One of the latest wacky trends among kids these days is playing with slime - yep, just literal slime. Gooey, moist, sticky slime.

hands squeezing slime
Bret Skagerberg/Shutterstock

What Is Slime

The original slime, released by the toy company Mattel in 1976, was a bright green, non-toxic, stretchy substance made mostly of guar gum. It was marketed to children as a toy, and came in a signature little green trashcan. Different variations of slime have been produced over the years, including versions mixed with rubber insects and eyeballs.

A quick internet search for slime turns up dozens of results for all kinds of different brands. From glow-in-the-dark to scented slimes and putties, slime is definitely having a moment right now.

Can You Make It At Home?

As kids today get more web savvy, the web gets more savvy at appealing to kids. Currently, there are all kinds of recipes out there for creating your very own customizable slime with basic ingredients you probably already have in your household.

The two most popular ways to make slime from scratch involve white glue (the most popular brand to use is Elmer's), and Borax, a mineral found in alkaline salt deposits. Borax is usually used for cleaning and sanitizing, but is also used for things like making glass and ceramics. Borax is definitely not safe to eat though, so we advise using the Borax-free slime recipe for younger kids.

girl playing with red slime

How To Make Slime Using Borax

What You'll Need:

1 teaspoon borax
1 and 1/2 cup white glue
1 cup water
food coloring (optional)*


1. In a mixing bowl, combine 1 teaspoon of borax into 1 cup of water. Stir well.
2. In a separate bowl, mix a 1/2 cup of white glue with a 1/2 cup of water. Mix in a few drops of food coloring if you want colored slime.
3. Combine the contents of the two bowls and stir together. The more you stir, the more the mixture will become thick and sticky. Over time, the slime will harden into more of a solid putty that can be molded and shaped.
4. Enjoy your slime! Store your concoction in a resealable plastic bag when you're done using it; preferably in the fridge to discourage mold growth. Mainly, you'll want to keep the water in the slime from evaporating and drying out your creation.

*Note: Without food coloring the slime will take on the white color of the glue. Alternatively, the white glue this recipe calls for can also be substituted for a clear glue which will produce a more translucent slime if food coloring is not added.

The Science

Slime is technically a polymer, which means the molecules within it link together to create tiny chains. Adding water to polymer substances fills the spaces between the links, resulting in a substance that's more rigid than water, but less structured than a solid. This allows the slime to stick to itself in a contained form, but also be flexible and malleable.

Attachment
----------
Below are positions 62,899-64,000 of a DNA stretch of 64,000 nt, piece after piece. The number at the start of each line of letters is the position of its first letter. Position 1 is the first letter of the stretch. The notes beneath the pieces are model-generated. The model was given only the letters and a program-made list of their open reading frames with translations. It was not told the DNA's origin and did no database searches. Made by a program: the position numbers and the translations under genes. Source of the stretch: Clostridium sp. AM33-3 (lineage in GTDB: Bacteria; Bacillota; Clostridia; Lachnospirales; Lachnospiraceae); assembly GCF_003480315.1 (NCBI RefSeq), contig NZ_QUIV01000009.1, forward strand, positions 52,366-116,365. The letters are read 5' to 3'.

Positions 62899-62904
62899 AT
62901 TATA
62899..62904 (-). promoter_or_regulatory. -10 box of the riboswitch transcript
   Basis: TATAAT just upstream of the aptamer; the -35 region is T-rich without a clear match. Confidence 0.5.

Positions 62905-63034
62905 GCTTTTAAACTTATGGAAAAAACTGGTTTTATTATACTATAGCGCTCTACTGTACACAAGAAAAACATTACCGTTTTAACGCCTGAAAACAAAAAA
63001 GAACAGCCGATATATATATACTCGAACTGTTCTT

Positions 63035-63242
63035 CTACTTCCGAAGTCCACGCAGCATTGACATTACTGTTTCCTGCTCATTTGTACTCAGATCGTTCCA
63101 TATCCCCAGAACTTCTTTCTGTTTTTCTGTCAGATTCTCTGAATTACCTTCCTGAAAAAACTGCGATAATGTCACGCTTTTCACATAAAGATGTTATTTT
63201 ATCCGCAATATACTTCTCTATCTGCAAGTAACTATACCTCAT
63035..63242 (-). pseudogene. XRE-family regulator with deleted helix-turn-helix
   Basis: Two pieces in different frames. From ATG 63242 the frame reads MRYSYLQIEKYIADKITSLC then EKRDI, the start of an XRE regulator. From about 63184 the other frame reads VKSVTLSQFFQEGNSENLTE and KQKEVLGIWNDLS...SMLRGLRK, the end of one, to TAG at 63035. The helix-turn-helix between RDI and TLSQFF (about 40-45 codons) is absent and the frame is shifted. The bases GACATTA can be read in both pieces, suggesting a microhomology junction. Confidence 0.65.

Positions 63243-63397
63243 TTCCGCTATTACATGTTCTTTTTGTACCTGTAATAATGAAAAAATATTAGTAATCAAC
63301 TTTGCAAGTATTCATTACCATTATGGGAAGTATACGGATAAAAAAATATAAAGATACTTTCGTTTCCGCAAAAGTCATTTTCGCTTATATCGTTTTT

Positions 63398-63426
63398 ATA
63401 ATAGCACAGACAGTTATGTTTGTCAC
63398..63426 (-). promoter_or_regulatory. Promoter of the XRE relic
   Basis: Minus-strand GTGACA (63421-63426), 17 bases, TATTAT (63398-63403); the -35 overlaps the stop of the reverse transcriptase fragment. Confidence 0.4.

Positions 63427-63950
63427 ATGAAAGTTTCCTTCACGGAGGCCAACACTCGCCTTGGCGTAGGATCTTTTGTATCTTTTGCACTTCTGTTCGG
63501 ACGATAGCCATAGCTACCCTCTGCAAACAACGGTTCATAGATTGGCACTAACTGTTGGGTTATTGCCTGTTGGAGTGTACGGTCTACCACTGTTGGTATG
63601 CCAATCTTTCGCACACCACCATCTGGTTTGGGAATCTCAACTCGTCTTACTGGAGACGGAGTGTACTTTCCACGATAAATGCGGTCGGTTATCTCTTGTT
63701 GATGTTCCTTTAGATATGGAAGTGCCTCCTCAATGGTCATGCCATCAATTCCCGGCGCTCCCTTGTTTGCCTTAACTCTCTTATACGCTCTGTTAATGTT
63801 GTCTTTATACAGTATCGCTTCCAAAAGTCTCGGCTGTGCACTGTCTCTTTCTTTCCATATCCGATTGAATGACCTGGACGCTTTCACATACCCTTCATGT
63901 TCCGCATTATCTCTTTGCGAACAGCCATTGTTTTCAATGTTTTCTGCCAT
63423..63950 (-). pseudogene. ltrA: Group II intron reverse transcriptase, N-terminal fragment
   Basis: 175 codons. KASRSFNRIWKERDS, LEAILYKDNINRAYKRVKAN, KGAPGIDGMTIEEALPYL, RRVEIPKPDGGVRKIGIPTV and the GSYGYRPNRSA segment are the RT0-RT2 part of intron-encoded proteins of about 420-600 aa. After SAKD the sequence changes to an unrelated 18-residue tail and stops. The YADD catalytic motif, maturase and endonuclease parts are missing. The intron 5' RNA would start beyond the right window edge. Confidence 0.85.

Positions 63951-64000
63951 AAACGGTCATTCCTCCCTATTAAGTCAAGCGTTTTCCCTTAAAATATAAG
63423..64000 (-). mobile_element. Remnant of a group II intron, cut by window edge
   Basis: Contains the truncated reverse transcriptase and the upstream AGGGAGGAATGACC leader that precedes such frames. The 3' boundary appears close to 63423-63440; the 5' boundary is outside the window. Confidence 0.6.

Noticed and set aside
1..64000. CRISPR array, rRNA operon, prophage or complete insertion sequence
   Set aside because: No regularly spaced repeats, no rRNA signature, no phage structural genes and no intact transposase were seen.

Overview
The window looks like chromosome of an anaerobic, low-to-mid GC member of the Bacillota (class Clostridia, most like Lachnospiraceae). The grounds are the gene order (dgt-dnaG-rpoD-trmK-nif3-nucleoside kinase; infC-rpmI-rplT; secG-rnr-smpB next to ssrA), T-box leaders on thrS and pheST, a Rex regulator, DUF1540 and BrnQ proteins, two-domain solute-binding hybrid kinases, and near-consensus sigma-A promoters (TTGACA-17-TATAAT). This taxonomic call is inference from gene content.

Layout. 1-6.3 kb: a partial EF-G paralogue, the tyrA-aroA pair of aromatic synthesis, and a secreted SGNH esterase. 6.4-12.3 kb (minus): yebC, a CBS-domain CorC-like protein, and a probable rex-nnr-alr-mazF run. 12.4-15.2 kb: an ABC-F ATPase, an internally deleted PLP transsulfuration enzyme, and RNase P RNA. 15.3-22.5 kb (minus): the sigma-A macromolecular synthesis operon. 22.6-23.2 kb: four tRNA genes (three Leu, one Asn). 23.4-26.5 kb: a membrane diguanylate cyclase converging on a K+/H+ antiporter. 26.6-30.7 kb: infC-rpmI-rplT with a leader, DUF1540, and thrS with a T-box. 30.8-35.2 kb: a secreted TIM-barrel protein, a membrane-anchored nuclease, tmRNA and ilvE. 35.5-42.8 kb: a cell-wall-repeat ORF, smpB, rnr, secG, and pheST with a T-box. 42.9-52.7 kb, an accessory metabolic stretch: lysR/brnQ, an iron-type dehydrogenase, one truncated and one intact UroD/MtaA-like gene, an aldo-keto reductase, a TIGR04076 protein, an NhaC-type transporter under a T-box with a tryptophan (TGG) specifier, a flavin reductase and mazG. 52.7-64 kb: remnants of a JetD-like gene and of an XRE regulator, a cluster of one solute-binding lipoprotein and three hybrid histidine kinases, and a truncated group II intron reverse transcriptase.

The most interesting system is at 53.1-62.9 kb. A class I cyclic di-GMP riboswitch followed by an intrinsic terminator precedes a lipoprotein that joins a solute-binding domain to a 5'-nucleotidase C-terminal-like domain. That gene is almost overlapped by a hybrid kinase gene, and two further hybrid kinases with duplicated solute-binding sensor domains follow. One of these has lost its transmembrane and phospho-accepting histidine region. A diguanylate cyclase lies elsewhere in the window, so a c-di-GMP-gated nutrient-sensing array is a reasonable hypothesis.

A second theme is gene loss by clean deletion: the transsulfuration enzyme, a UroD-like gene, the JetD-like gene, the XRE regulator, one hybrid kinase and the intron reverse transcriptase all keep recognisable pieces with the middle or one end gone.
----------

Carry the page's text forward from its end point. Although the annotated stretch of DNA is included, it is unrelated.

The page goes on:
girl playing with blue slime

How To Make Slime Without Borax

What You'll Need

1/4 cup water
1/4 cup white glue
1/4 cup liquid starch
food coloring (optional)
mixing bowl and mixing spoon


1. Pour 1/4 cup of glue into your mixing bowl.
2. Pour 1/4 cup of water into the mixing bowl with the glue and stir together.
3. If you've decided to use food coloring to make a specific color, and 6 drops to the mixture.
4. Mix in 1/4 cup of liquid starch and stir. The more you stir, the more the mixture will get stretchier and more solid.
5. Enjoy your slime! When you're done, make sure to store your creation in a resealable plastic bag so it doesn't dry out or make a mess while it's not being used. Food coloring can stain certain materials, so try to keep your slime contained.

The Science

Glue is actually a liquid polymer, so the molecules in its ingredients form strands that hold together like a chain. The liquid starch reacts with the glue, making all the polymer strands link together to give the slime that sticky, gooey texture.


Make glitter slime by adding glitter to any slime recipe, or substituting white glue for a dense glitter glue.
Create rainbow slime with swirls by making smaller batches of slime with different food coloring colors. Stack the batches into layers and then twist them together to make fun, colorful patterns and rainbow whirls.
Mix it up to make fluffy slime by adding foam shaving cream to the mixture for added puffiness.
To get a glow-in-the-dark slime, add glow-in-the-dark craft paint and make sure to use a clear glue instead of white glue.

And there you have it! There are infinite colors and combinations you can blend together using glitter, sprinkles, or whatever else you wanna add to the mix.

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